Getting Started with PLS

This is a tutorial for PEAXACT - Software for Quantitative Spectroscopy from S-PACT. Its main objective is to get you familiar with multivariate calibration using Projection to Latent Structures, also known as Partial Least Squares. The tutorial is intended for PEAXACT users and persons interested in PEAXACT.

In this tutorial you learn how to:

  1. Modify the Pretreatment Model and create Data Filters
  2. Perform PLS calibration
  3. Improve the Calibration Model
  4. Evaluate calibration alternatives

If you have PEAXACT installed on your computer you may try this tutorial right away. If you don't have PEAXACT yet, get a free trial now.


You can find data of this tutorial in %ProgramFiles%\S-PACT\PEAXACT 5\Data\NIR - Gasoline. The directory will be referred to as DATA from this point forward.

  • Start PEAXACT.
  • Choose File > New Session > NIR from the menu which opens a new modelling session with default settings for near-infrared data.

Pretreatment Model and Data Filters

If you never worked with PLS before, this tutorial is probably not the best starting point, except when you are willing to accept that PLS is harder to interpret than... well, almost all other methods PEAXACT has to offer. So we don't bother to try explaining it here. On the other hand, PLS is very easy to use and produces good results, if (and that's a big if) you provide good training samples, and make that a lot of it.

  • Choose Data > Load Table... from the menu, browse to DATA\References and select DataTableCalibration.xls to load 60 near-infrared spectra of gasoline with associated octane numbers.
  • Select the first sample in the Samples Panel.
  • Choose File > New to create a new model. Expand the model tree and select the Pretreatment item. The Pretreatment Model is displayed in the Model Properties Panel.
  • For PLS is highly recommended to enable some sort of Resampling and reduce the Global Range a bit, so that all spectra always get identical x-axes (it's a PLS requirement). Change the Pretreatment Model as follows:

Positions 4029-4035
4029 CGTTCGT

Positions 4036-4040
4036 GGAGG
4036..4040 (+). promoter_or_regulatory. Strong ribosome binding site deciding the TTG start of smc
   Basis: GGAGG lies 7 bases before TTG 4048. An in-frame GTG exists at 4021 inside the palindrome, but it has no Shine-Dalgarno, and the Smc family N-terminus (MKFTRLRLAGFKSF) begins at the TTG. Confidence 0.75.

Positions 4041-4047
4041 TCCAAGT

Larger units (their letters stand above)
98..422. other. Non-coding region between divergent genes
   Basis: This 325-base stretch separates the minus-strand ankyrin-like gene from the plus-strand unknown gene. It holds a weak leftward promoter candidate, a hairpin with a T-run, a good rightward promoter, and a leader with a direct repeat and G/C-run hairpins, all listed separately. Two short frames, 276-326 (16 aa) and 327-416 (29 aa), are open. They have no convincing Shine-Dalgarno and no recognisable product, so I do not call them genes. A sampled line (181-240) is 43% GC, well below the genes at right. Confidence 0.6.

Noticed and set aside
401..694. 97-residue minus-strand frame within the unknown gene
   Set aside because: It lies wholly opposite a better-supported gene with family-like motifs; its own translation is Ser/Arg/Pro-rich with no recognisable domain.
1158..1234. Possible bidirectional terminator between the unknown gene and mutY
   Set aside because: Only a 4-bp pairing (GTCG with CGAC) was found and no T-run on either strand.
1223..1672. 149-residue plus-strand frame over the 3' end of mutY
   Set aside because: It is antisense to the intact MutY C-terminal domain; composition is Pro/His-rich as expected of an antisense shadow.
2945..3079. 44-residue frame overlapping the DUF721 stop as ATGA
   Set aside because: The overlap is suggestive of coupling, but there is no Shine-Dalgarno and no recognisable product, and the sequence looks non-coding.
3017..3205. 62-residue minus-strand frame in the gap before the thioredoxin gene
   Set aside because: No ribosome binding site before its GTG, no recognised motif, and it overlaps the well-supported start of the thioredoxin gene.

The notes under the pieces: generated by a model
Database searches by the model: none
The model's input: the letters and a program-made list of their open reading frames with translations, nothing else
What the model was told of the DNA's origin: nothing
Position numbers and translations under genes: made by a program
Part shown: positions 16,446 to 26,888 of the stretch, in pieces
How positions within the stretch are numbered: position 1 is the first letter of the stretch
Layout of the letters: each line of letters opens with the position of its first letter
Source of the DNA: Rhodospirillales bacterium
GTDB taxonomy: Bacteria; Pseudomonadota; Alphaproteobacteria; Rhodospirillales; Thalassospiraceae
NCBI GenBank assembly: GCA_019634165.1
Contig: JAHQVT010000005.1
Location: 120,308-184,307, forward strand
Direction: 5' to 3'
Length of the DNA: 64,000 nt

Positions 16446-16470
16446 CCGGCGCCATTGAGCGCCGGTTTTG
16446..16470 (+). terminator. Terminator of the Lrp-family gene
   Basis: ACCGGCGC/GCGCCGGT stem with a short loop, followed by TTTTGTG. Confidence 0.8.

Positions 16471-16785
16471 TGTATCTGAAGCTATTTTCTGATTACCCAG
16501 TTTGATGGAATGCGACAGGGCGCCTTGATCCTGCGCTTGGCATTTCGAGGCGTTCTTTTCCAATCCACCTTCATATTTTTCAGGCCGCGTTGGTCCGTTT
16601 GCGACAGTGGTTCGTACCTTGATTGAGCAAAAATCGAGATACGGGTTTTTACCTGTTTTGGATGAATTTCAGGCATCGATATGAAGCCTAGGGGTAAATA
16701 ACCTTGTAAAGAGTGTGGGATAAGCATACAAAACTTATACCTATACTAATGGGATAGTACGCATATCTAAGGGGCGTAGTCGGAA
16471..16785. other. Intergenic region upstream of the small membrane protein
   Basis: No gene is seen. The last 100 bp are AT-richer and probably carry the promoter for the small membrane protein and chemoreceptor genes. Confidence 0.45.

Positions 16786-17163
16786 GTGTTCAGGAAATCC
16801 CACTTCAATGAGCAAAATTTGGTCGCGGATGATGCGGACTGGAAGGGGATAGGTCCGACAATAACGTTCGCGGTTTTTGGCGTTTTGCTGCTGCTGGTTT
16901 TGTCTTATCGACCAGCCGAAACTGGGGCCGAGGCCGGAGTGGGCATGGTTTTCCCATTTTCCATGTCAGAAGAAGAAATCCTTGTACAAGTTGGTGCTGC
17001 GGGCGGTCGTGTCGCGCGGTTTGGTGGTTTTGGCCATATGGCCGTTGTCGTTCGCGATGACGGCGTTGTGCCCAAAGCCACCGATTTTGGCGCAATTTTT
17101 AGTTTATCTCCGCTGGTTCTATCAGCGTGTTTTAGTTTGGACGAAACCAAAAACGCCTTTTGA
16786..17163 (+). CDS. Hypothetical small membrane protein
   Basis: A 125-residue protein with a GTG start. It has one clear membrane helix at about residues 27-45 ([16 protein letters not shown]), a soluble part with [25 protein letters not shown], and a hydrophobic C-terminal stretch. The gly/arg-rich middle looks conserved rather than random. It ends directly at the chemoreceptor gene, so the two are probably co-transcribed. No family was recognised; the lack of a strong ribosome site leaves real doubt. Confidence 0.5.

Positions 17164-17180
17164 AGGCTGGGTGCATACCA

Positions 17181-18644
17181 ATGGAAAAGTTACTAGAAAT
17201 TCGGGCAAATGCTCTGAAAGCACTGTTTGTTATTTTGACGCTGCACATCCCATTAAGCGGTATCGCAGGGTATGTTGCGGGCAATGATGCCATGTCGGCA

• Resampling: Equidistant Points
    • Number of Points: 400
    • Global Range: 5880 - 11110
  • PLS correlates variance in the spectral signal with variance in feature values. So let's also increase the spectral variance. Make the following modifications to the Pretreatment Model:
    • Derivative/Smoothing: 1st order derivatives
    • Filter Length: 5
    • Standardization: SNV normalization

You probably agree that some spectral regions have less variance than others, so we should exclude those irrelevant regions. The problem is that we cannot know which regions PLS considers irrelevant until after the calibration. The solution to this problem are Data Filters. A Data Filter defines a spectral region that can be modified during calibration.

  • Enable the Data Filter Tool in the toolbar. Click into the Plot Panel and use the mouse to draw a filtered region.
  • Select the whole spectral region for now. We are going to adjust the Data Filter later.


    Select all samples in the Samples Panel and choose Edit Model > Calibration Model > New.... This displays the Calibration Setup Dialog.
  • Tick feature Octane Number and assign the Data Filter.
  • Choose a Maximum rank of 10. PEAXACT performs separate regressions for each rank from 1 up to the maximum and calculates performance numbers which you can then use to decide on a specific rank. Speaking of performance numbers: also enable cross-validation by setting Partitioning to K-fold with k=10.